Toronto's public libraries have followed New York and Chicago's lead in offering wifi hotspot lending to low-income families, allowing them to "check out the internet" and take it home with them. Read the rest

Mounties used Stingrays to secretly surveil millions of Canadians for years

Motherboard used public records requests to extract 3,000+ pages of court docs from a massive 2010 RCMP mafia/drug bust in Montreal, codenamed "Project Clemenza," which revealed the full extent of the Mounties' secret use of Stingrays -- AKA "IMSI Catchers," the fake cellular towers that let cops covertly track whole populations by tricking their phones into revealing information about them. Read the rest

Canada Post drops legal claim over crowdsourced postal code database

Canada Post claimed a "crown copyright" over the postal codes assigned to Canadian homes, meaning that Canadian organisations and businesses could only use this vital information if they paid -- that is, they'd have to pay to access something their taxes already paid for, and the richer you were, the more access you could afford. Read the rest

Canadian government thinktank warns that renewables will gut market for Canada's dirty oil

For a decade, Canada's previous petro-tory government prosecuted scientists who publicly reported their results without first passing them through the party's commissars, almost as though reality had a well-known left-wing bias and couldn't be trusted. Read the rest

We Stand on Guard: in 100 years, America seizes Canada for its water

Brian K Vaughan's varied career in comics has had numerous and diverse hits like Saga, the epically weird and sexy space-opera; Y: The Last Man, an end-of-the-world story; now, with We Stand on Guard, Vaughan dramatically ups his body count in a tale of an American resource war that's a lot closer to home than the invasion of Iraq.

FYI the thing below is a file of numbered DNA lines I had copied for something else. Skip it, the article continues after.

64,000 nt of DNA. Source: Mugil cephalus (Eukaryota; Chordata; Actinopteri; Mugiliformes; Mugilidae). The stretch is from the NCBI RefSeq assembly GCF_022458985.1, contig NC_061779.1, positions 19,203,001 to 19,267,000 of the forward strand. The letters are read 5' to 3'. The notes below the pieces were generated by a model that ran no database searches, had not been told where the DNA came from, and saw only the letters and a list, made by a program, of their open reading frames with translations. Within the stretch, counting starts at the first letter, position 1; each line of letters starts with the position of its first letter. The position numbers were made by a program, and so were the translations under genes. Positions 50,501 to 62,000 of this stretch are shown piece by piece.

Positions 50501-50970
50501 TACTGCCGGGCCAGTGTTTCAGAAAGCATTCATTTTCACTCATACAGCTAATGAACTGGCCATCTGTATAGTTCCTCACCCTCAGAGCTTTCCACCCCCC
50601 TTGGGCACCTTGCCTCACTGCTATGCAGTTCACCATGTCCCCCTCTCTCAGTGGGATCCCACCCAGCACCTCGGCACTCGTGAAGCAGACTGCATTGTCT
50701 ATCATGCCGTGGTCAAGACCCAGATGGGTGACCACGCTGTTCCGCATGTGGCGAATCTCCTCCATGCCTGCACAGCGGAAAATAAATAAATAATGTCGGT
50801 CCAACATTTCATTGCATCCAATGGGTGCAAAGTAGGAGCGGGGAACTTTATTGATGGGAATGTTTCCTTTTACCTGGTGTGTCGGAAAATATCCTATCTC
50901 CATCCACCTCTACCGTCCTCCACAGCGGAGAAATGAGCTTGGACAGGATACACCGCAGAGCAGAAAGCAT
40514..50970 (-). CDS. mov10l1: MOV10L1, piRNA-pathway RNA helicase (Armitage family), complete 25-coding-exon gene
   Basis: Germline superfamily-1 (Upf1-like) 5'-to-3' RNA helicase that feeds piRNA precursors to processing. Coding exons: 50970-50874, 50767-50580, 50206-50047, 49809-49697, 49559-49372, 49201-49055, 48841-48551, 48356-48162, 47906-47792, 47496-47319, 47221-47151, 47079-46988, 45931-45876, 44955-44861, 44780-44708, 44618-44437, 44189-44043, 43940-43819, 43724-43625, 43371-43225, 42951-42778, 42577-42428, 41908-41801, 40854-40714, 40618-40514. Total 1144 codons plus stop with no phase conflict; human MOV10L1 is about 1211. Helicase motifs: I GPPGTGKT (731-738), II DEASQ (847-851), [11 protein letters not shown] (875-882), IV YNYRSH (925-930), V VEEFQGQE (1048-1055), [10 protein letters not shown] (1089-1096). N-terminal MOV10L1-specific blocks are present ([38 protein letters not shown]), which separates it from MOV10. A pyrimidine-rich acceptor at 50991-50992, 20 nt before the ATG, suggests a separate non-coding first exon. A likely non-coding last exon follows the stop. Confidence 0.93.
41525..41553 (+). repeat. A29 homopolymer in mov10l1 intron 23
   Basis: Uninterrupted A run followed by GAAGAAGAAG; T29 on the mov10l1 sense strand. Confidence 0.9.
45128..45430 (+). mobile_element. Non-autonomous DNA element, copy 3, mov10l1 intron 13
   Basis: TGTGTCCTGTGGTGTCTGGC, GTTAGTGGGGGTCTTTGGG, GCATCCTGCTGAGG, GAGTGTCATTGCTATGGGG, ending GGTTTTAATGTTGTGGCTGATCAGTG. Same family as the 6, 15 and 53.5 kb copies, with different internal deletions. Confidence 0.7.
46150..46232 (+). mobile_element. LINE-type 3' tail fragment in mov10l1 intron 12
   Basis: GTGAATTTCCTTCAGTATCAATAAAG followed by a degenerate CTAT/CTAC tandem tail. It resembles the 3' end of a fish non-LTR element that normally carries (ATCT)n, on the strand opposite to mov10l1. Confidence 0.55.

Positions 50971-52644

Petition to reassign head of Canada Post to deliver letters at $500k/year

Derryl Murphy writes, "Former Canadian Prime Minister Stephen Harper gave Canada Post CEO Deepak Chopra (I know) a new contract a month before the election when he still had time on his contract, and Chopra's working hard to pillage the postal system in Canada. So I did this up for a little fun, but the word needs to get out there." Read the rest

On the death of Rob Ford

My condolences to his family, who deserved a better person in their lives. Read the rest

First-ever Tor node in a Canadian library

Library workers at Western University's Graduate Resource Centre in London, Ontario, had a workshop from Alison Macrina, the library organiser whose Library Freedom Project won a battle with the US DHS over a library in New Hampshire that was offering a Tor exit node as part of a global network that delivers privacy, censorship resistance, and anonymity to all comers. Read the rest

Guy who was hounded from work by homophobic "Valentine" gets a love-note from Justin Trudeau

Last month, an anonymous work-colleague at Alberta's Party City sent's Degas Sikorski a homophobic "Valentine" that he posted last week. Read the rest

50 reasons the TPP is terrible beyond belief

Michael Geist sez, "For the past two and a half months, I have been writing a daily series on the trouble with the Trans Pacific Partnership. The 50 part series wrapped up today with the case against ratifying the TPP. While the focus is on Canadian issues, the series hits on problems that all 12 countries face: unbalanced intellectual property rules, privacy risks, dangers to the Internet and technology, cultural and health regulation, and investor-state settlement rules that could cost countries billions of dollars." Read the rest

More posts